This item is Part 4 of our free training material for homelessness officers.
In this free series of useful cases on homelessness prevention we invite you to look afresh at the possibilities for prevention outside of the normal tick-box of finding an applicant somewhere else to live or topping up their rent shortfall with DHP.
These are some of the legal routes available to you if you can ask the right questions.
S 175 (3)Housing Act 1996:
(1) A person is homeless if he has no accommodation available for his occupation, in the United Kingdom or elsewhere, which he—
(a) is entitled to occupy by virtue of an interest in it or by virtue of an order of a court,
(b) has an express or implied licence to occupy, or
(c) occupies as a residence by virtue of any enactment or rule of law giving him the right to remain in occupation or restricting the right of another person to recover possession.
Often a landlord will begin possession proceedings based on an assumption that the occupier holds a different kind of occupation agreement than they actually do.
In England there are around 25 different types of tenancy and licence agreement that a person can occupy under.
Each has its own rights and obligations and each requires a specific possession procedure.
If the possession procedure doesn’t fit the type of tenure then the proceedings will fail and the person will retain their home, because they are still “entitled to occupy by virtue of an interest in it”.
It is crucial to recognise that a person’s ‘Security of tenure’ is not determined by what is written on their agreement but by the facts surrounding the circumstances of their letting.
Street v Mountford is the obvious ‘Go to’ but what about the others?
Antoniades v. Villiers and Bridger (1990) – landlord trying to create licenses by written agreement ignoring the facts.
Mr Villiers and Mr Bridger took on a property and were given two separate written contracts titled ‘Licence agreements’, which denied that the ‘Licensees’ had exclusive possession of the rented property as a whole.
Shortly after moving in they approached the landlord and asked to have a double bed put in. The landlord complied but this request sent a message to legal world that he knew that the occupiers were a couple, not two separate licence holders.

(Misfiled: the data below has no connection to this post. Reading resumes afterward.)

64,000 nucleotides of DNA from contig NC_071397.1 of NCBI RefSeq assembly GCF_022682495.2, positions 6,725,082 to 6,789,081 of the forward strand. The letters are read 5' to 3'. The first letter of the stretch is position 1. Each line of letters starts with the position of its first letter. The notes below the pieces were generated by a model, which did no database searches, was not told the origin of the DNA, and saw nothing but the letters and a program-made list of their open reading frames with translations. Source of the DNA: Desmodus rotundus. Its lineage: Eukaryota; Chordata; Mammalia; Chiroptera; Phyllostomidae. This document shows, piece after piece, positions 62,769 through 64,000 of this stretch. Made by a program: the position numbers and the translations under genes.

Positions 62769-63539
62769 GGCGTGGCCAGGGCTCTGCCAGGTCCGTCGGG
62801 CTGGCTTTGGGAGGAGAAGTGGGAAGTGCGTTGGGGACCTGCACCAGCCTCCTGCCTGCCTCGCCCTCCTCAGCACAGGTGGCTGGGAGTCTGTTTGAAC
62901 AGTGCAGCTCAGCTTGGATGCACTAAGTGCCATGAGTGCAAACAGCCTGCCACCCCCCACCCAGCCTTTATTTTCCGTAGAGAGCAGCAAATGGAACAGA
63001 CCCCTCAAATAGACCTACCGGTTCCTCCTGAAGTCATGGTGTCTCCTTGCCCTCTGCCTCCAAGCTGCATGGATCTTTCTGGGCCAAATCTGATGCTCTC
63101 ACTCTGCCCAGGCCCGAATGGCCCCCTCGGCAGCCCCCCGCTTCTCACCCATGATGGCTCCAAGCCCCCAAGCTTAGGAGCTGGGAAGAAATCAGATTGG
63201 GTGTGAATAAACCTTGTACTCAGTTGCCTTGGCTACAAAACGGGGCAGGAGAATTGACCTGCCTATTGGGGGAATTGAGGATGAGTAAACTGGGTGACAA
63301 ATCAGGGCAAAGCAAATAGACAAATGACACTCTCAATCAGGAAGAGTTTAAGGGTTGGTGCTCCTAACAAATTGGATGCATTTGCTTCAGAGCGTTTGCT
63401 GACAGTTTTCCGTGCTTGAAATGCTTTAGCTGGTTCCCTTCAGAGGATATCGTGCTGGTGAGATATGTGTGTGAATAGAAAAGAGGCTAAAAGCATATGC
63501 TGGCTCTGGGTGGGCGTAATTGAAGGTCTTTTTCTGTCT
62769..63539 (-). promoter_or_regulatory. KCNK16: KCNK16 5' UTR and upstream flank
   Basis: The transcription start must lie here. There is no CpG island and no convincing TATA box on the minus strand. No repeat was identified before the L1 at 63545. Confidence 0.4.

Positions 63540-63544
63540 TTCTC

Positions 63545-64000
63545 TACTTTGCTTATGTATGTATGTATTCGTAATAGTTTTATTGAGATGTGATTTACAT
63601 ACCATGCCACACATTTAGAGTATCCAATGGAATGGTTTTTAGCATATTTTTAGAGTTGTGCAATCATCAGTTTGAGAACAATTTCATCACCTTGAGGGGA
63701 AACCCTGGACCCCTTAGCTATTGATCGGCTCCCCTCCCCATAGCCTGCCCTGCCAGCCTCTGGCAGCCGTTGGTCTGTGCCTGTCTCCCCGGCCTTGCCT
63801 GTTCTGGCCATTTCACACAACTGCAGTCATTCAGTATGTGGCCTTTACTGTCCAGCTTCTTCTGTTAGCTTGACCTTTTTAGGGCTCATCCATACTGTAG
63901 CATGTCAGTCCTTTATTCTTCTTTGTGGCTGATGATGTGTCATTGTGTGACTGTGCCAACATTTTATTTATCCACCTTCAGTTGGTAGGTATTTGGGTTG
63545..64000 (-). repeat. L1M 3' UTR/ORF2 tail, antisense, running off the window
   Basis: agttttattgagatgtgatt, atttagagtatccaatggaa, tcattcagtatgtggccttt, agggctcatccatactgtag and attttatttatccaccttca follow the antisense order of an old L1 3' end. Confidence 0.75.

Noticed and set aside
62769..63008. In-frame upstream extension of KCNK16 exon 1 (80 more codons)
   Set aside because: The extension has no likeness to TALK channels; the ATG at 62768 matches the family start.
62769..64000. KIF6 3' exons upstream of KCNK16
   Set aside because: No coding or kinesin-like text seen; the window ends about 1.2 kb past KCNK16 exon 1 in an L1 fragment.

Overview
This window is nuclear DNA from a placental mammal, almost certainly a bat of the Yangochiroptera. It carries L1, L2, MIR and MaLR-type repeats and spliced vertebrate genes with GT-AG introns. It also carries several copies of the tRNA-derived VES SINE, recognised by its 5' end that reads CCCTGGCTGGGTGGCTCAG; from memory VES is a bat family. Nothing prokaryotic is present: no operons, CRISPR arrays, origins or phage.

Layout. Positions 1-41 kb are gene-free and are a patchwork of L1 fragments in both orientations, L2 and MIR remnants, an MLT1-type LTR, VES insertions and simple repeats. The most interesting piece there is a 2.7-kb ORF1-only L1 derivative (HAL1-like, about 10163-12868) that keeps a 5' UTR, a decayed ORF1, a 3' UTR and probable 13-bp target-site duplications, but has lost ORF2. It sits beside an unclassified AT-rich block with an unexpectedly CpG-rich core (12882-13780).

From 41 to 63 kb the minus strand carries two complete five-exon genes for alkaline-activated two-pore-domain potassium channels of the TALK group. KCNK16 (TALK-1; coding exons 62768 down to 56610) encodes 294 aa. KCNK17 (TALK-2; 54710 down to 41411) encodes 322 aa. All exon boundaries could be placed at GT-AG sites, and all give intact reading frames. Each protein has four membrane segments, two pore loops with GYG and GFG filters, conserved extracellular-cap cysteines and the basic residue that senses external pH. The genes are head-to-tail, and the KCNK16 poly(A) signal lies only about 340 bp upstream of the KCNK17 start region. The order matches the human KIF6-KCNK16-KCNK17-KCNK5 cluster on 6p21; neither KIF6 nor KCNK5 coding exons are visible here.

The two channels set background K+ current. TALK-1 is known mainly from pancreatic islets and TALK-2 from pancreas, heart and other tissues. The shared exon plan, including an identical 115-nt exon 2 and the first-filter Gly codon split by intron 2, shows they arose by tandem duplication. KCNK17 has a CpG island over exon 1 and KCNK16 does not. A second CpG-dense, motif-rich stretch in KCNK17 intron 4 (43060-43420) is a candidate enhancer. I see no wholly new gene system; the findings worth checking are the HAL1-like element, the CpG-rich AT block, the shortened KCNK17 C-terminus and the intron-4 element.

Additionally the layout of the accommodation played a part in determining the reality of the set-up. The flat was too small to share with a stranger and the fact that the landlord provided a double bed on request indicated that he knew the property was a joint letting.
The courts referred to the ‘Artificiality’ of the written agreements and to the actual ‘Substance and reality’ of the circumstances, deeming the letting a joint tenancy, not a licence, therefore a possession order would be needed to end the arrangement and render the persons homeless.
Moral of the tale: Understand the basic difference between a tenancy and a licence. The person you are interviewing may have more legal rights to remain than you think. Don’t get hung up on what is written on an agreement. If you are shown a licence agreement ask a few more questions about what they rent.
Royal Philanthropic Society v. County (1986) CA – A school house master was a tenant.
Sounding like a character from ‘Goodbye Mr Chips’ Mr County was a live-in housemaster, occupying a room in a dorm for a small charge for heating, lighting etc.
He married and the school provided a small house a couple of miles away on the same arrangement of basically free accommodation but with small charges.
He stopped working for the school and so the landlords began possession action on the basis that he was a licensee, occupying the house on the same terms as the room.
The county court found for the school but plucky Mr County took it to the court of appeal where the school had four arguments:
- They were not in the business of providing accommodation
- The rent was very low
- His original arrangement was as a licensee in the room
- The letting arrangement was an informal one.
Mr County cited Street v Mountford (1986)
- Rent or service due
- For a clear term
- Exclusive occupation.
The CA agreed that a tenancy was in place not a licence.
Moral of the tale: Always look beyond the agreement or the reasons for seeking possession and consider the circumstances in place. The landlords will often get it wrong,
Nunn v. Dalrymple (1989) CA – You can still have a tenancy even when there is a family arrangement.
The Dalrymples were council tenants but they gave it up to move into a farm cottage owned by a close relative with no written tenancy agreement, paying £12 per week.
Mr Nunn later tried to evict them on the basis that the arrangement was informal with no written agreement, which brings us straight back to Street v. Mountford again;
- Rent or service – £12
- Clear term – per week
- Exclusive occupation –not sharing with landlord or others.
Judge decided a tenancy was in force, the lack of a written agreement and the fact that the landlord was a relative being neither here nor there.
Moral of the tale: Whilst family arrangements can mean that there is no intention to create a tenancy it isn’t always automatically the case. You need to look at fact and degree.
In part 5 we will look at other ways that homelessness can be prevented using an understanding of legal points relating to whether or not a person is really threatened with homelessness within the next 28 days.
If you want practical, hands-on training on matters relating to this approach to homelessness prevention then look at our course on: